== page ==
House of Reps Has Officially Voted to End Federal Cannabis Prohibition
The House of Representatives voted 228-164 in favor of the MORE Act, which would make cannabis federally legal. Now it’s on to the grim prospects of the Republican-led Senate.
Published on December 7, 2020

It finally happened this past Friday. The United States House of Representatives made history by voting in favor of a bill to federally legalize marijuana.

The Marijuana Opportunity, Reinvestment, and Expungement (MORE) Act passed with a floor vote of 228 to 164. It’s a bill that proposes to federally deschedule cannabis and to allow anyone with a prior weed conviction to have their criminal records expunged was ratified by the House.

The vote was split largely along party lines, but five Republican House reps broke from their party line and voted in favor of MORE, while six Democrats voted against it.

Following the vote, House Majority Leader Steny Hoyer stated, “Millions of Americans' lives have been upended as a result of convictions for possessing small amounts of marijuana, and the racial disparities in conviction rates for those offenses are as shocking as they are unjust. That's why we passed the MORE Act today."

The House vote is a definite leap forward in the struggle to end pot prohibition in the US. Unfortunately, all good feelings over it are likely to be short-lived, as MORE is expected to get shot down fast by the Republican-led Senate.

Even before the House vote last week, numerous Republican politicians spat venom at the bill, whose chief sponsor in their chamber of Congress is Vice President-Elect Kamala Harris. No surprise, the vile Mitch McConnell has long slithered among those most dismissive of cannabis reform.

While debating the bill, Republicans voiced disingenuous concerns about public safety. Of course, what truly scares those GOP ghouls is that the MORE Act specifically seeks to create restorative justice programs for the populations who have been most decimated by the War on Drugs — namely those who Republicans consider enemies: black, brown, and indigenous peoples.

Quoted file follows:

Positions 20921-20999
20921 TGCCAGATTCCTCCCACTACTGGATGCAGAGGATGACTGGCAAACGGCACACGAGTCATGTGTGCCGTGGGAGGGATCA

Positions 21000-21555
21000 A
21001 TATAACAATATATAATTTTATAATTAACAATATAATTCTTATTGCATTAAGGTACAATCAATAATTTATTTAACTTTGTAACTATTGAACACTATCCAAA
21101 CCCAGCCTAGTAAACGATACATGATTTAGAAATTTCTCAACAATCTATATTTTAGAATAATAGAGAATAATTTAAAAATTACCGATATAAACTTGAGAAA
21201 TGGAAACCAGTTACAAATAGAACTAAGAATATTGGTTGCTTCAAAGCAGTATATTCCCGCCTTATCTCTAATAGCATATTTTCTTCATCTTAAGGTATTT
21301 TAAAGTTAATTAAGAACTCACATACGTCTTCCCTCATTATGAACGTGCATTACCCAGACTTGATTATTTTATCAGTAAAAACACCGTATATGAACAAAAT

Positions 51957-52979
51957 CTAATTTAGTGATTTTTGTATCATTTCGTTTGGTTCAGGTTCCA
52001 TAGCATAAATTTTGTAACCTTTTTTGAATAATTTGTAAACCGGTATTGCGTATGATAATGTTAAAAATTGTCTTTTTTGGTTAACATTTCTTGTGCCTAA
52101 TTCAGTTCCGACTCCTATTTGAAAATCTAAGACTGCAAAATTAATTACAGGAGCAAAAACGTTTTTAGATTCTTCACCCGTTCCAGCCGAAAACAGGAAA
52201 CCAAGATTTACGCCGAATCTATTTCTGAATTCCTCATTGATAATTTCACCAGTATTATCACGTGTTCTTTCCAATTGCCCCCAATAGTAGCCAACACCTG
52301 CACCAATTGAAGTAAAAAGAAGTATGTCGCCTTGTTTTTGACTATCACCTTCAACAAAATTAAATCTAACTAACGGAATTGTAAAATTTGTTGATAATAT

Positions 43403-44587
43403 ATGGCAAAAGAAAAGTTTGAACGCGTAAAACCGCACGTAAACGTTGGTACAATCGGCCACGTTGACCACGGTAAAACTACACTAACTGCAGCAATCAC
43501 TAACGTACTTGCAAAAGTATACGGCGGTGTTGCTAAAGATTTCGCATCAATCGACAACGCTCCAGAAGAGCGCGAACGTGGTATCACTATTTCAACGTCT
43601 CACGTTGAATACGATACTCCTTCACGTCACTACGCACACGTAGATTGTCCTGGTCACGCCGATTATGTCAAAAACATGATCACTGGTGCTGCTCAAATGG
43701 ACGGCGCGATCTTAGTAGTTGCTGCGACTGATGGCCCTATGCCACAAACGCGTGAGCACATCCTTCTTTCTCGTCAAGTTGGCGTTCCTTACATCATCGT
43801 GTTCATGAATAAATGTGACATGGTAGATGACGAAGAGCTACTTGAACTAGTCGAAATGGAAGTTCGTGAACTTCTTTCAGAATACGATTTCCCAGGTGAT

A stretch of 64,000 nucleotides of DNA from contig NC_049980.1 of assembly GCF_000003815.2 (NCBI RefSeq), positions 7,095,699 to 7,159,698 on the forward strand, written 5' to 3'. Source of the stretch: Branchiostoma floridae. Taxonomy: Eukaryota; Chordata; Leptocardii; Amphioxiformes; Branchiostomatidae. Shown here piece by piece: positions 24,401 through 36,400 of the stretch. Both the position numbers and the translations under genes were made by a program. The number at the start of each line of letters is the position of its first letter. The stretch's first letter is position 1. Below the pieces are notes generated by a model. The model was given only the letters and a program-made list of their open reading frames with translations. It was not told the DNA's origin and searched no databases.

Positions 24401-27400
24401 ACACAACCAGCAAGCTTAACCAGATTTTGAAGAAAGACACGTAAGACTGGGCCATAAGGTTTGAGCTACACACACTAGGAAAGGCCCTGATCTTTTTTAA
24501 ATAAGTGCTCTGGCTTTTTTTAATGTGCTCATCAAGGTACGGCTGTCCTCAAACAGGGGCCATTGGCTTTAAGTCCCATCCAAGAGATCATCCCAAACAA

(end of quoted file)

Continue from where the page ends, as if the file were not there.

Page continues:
Specifically, the MORE Act would direct funds to such communities by creating an excise tax on cannabis sales. The bill would also help minority-owned businesses enter the legal marijuana marketplace.

So the MORE Act’s House victory is likely just a symbolic message from Democrats to Republicans — and the rational people of the world — that the federal legalization of cannabis is inevitable.   

Seventy percent of Americans presently favor ending all bans on marijuana. A strong majority of Americans favor making it happen by way of the MORE Act, including a majority of Republican voters.

So, when the Republican Senate kills MORE, they will make it clear that we, the people, do not matter to them and locking human beings in cages for using a plant does.

Mike McPadden
Mike McPadden is the author of "Heavy Metal Movies" and the upcoming "Last American Virgins." He writes about movies, music, and crime in Chicago. Twitter @mcbeardo
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